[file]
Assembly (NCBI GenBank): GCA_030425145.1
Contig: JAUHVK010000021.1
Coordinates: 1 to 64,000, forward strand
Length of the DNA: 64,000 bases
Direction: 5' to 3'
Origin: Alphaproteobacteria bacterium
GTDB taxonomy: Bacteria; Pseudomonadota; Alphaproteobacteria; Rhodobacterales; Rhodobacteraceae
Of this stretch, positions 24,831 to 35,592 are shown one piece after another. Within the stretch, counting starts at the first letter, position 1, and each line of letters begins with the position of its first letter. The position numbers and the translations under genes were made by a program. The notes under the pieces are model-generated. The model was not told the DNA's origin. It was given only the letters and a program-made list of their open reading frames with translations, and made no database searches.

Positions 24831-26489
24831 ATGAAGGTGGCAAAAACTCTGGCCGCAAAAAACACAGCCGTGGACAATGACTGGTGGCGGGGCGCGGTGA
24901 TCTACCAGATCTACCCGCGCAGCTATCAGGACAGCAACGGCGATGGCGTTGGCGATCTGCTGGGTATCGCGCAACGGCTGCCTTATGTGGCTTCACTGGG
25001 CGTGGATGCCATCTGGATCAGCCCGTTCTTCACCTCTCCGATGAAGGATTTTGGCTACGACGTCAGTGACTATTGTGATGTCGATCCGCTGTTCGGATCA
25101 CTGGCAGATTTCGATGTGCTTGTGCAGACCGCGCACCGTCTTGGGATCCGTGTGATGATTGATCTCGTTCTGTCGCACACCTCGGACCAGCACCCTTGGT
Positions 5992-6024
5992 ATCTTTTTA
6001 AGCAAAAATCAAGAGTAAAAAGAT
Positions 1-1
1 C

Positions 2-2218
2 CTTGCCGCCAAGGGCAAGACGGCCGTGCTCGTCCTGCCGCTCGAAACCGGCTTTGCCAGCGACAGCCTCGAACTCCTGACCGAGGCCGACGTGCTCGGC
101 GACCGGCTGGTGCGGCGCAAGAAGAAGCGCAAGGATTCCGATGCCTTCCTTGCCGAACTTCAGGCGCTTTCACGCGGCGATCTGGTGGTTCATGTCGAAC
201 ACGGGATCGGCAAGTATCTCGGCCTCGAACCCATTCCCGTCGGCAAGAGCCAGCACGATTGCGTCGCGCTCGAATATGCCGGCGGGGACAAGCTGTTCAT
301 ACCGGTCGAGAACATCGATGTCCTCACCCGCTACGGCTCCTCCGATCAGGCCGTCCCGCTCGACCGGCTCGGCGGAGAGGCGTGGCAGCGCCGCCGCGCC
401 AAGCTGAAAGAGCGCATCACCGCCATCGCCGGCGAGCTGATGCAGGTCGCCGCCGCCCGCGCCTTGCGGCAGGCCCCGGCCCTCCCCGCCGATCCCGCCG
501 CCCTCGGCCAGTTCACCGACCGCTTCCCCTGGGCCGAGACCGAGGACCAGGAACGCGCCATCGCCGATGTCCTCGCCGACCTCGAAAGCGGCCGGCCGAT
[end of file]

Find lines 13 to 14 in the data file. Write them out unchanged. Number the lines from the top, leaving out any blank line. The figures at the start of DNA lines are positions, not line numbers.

25101 CTGGCAGATTTCGATGTGCTTGTGCAGACCGCGCACCGTCTTGGGATCCGTGTGATGATTGATCTCGTTCTGTCGCACACCTCGGACCAGCACCCTTGGT
Positions 5992-6024